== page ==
PROVENANCE: -Private Belgian collection, early 70 's.
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HEIGHT: H = 41 cm , 44 cm on metal stand ( included in your package ).
The Dan Tribe is from Liberia near Sierra Leone in Africa.
USE AND SIGNIFICATION:
Yaëlle Biro mentions on The Met website, Artists in Dan communities of Liberia and Côte d’Ivoire have mastered the art of carving impressive wooden ladles that are virtuoso works of sculpture. These ceremonial ladles, known as wunkirmian or wakemia (which translates as "spoon associated with feasts") are badges of prestige acknowledging an individual woman for her incomparable generosity. . they are not so much utilitarian objects rather than symbols of status and the bearer of spiritual powers...
Emblematic of honor and status, wunkirmian are the possession of the wunkirle or wakede, "at feasts acting woman." A title of great distinction, it is given to the most hospitable woman of a village quarter. German art historian Hans Himmelheber, together with Wowoa Tame-Tabmen, has best described the role of the wunkirle in an article dedicated to the topic (Himmelheber and Tabmen 1965). One woman in each village quarter is honored with the title of wunkirle. When a wunkirle becomes old she chooses her successor from among the young women of her quarter (Johnson 1987, 17) and passes down her wunkirmian. With the honor comes a lot of responsibility— the wunkirle must be of a generous disposition, gladly offering her hospitality to anyone at any time, organizing and providing for important meals, and feeding travelers. In order to be able to afford this largess, the wunkirle must be successful and industrious, and a well accomplished farmer.
In addition to being emblems of honor, wunkirmian also hold spiritual power (Himmelheber and Tabmen 1965, 177). They are a Dan woman's chief liaison with the power of the spirit world and a symbol of that connection. In the words of a wunkirle, Doa, the ladles contain "all the power and fame of the wunkirle" (Johnson 1987, 19). ..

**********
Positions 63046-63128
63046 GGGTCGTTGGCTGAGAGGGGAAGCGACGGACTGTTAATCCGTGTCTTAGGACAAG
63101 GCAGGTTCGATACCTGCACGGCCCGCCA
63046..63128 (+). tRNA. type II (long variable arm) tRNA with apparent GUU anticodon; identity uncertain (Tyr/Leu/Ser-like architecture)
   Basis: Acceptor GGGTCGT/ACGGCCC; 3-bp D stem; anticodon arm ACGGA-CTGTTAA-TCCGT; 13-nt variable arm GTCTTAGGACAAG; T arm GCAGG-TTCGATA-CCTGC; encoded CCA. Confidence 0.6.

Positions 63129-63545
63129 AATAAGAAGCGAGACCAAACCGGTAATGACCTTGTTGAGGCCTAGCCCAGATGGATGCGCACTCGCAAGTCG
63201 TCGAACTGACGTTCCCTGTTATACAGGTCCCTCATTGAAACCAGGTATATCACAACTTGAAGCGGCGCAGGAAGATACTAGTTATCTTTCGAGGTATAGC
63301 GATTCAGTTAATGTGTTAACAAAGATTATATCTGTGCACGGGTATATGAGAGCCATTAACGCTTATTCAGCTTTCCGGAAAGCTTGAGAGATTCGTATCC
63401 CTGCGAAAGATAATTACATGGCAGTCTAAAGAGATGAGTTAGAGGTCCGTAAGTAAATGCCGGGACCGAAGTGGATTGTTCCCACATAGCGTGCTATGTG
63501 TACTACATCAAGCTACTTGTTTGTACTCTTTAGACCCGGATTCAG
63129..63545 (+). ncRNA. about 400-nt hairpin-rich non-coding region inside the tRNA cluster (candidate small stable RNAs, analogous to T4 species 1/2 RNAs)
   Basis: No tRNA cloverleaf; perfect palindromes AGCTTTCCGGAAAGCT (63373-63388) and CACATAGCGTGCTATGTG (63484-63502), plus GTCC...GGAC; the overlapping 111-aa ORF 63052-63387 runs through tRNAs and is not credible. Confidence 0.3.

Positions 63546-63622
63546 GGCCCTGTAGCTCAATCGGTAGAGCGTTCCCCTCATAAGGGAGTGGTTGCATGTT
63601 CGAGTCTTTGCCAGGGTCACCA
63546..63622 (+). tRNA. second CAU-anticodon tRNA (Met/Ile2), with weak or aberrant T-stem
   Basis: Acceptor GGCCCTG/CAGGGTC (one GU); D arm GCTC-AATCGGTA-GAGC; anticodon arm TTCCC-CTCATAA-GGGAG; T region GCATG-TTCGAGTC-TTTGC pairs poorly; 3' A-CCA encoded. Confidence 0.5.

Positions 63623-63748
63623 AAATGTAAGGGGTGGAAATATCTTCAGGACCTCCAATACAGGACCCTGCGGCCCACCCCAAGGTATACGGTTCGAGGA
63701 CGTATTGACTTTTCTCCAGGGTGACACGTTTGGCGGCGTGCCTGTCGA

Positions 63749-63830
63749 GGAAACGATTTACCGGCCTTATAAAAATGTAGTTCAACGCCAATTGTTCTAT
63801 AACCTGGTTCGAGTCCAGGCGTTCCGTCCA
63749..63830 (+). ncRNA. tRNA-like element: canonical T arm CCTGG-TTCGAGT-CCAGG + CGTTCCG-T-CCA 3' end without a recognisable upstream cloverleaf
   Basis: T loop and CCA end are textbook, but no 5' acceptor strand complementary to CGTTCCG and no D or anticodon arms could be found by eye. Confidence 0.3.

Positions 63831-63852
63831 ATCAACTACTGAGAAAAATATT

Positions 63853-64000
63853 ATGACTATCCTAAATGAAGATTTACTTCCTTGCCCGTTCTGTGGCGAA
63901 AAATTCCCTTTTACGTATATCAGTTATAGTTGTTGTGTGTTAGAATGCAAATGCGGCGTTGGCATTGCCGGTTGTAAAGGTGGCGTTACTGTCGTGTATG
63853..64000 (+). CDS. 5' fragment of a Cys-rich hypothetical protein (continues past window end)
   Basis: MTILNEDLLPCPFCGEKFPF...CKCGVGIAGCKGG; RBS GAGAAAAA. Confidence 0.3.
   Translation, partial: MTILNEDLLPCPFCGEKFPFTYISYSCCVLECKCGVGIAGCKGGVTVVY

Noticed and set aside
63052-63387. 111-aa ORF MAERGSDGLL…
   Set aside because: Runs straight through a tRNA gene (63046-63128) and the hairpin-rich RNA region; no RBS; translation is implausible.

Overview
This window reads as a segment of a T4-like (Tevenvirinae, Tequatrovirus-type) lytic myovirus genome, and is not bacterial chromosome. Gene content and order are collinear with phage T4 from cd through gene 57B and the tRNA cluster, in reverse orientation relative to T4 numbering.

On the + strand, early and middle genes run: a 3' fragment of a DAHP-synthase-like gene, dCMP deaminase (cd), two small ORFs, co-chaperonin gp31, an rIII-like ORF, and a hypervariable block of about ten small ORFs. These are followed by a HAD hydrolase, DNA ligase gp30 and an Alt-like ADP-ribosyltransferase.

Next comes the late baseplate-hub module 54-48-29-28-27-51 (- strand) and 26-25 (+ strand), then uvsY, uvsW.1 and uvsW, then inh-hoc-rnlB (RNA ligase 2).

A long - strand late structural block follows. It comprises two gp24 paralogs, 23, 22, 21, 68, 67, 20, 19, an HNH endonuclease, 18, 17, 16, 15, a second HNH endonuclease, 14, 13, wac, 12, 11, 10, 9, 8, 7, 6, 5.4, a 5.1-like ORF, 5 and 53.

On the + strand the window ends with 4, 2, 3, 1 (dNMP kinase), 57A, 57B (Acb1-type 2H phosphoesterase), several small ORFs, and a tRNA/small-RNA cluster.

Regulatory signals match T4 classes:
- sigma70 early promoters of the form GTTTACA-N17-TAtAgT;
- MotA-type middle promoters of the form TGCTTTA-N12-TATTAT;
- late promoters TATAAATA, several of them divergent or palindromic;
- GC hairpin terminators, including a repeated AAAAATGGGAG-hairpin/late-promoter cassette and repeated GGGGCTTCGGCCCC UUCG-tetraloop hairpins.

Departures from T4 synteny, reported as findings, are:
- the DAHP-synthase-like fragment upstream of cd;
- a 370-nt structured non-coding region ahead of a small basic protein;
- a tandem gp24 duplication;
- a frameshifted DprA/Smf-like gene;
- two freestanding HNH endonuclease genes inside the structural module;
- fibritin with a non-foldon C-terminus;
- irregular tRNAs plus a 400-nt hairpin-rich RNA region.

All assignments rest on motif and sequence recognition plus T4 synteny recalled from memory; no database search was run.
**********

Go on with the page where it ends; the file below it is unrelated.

In 1926, a young Alberto Giacometti (1901-1966) reinterpreted the Dan equation between a woman’s womb and the bowl of a spoon in his sculpture Spoon Woman (Femme Cuillère). Like many artists of his generation, he was familiar with and admired the bold reinterpretations of the human body imagined and expressed by artists from West and Central Africa that had begun to fill the Parisian artists’ ateliers during the first decade of the 20th century. In this life-size bronze sculpture, considered among his earliest mature works, the artist uses the premise established by Dan carvers as a point of departure, but pushes the form further towards geometric abstraction.
read more at metmuseum.org/art/collection/search/312458
Fischer, E. and H. Himmelheber. 1991. "Spoons of the Dan (Liberia/Ivory Coast)." Looking-Serving-Eating-Emblems of Abundance. Homberger, L., ed. Zurich: Museum Rietberg.
Himmelheber, H. and Wowoa Tame-Tabmen. "Wunkirle, die gastlichste Frau." In Festschrift Alfred Bühler, ed. Carl M. Schmitz. Basel: Pharos Verlag, 1965, pp. 171-181.
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